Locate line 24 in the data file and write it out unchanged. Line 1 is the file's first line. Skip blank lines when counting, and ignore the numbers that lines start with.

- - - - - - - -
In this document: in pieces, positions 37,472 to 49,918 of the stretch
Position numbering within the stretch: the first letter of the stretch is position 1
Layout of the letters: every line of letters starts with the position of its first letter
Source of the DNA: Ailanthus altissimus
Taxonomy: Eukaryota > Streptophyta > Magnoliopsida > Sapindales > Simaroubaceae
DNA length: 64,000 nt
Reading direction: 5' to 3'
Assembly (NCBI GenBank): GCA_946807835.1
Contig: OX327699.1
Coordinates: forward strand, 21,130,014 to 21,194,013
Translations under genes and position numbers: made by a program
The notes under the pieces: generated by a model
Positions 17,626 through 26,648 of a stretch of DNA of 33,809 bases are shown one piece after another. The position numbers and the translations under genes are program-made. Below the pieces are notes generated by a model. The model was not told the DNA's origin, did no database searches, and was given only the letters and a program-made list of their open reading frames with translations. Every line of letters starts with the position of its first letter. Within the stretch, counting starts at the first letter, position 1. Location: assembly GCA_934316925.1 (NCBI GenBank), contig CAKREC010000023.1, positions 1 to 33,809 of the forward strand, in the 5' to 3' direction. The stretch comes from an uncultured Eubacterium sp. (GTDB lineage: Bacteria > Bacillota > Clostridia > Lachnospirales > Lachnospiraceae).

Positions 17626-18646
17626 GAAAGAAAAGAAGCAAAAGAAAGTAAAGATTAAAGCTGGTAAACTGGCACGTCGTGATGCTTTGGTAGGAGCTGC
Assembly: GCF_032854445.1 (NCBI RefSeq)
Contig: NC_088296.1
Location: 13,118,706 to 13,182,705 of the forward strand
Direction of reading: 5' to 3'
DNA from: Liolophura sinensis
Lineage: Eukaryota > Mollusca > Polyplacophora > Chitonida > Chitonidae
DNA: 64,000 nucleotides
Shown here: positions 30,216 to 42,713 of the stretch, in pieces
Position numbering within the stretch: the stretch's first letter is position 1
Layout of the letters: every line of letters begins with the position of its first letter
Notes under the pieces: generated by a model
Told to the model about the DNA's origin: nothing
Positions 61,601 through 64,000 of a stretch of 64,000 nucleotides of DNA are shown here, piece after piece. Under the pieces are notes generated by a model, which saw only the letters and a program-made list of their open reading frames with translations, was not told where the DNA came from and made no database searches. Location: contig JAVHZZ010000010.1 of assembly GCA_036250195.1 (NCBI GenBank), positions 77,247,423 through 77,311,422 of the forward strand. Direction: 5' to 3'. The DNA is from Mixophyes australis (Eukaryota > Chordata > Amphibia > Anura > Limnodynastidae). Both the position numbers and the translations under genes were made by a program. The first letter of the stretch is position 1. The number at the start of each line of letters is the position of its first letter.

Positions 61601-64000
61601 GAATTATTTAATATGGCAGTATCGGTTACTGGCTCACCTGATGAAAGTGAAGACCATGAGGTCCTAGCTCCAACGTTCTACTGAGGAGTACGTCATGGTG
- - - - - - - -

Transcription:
Position numbering within the stretch: the stretch's first letter is position 1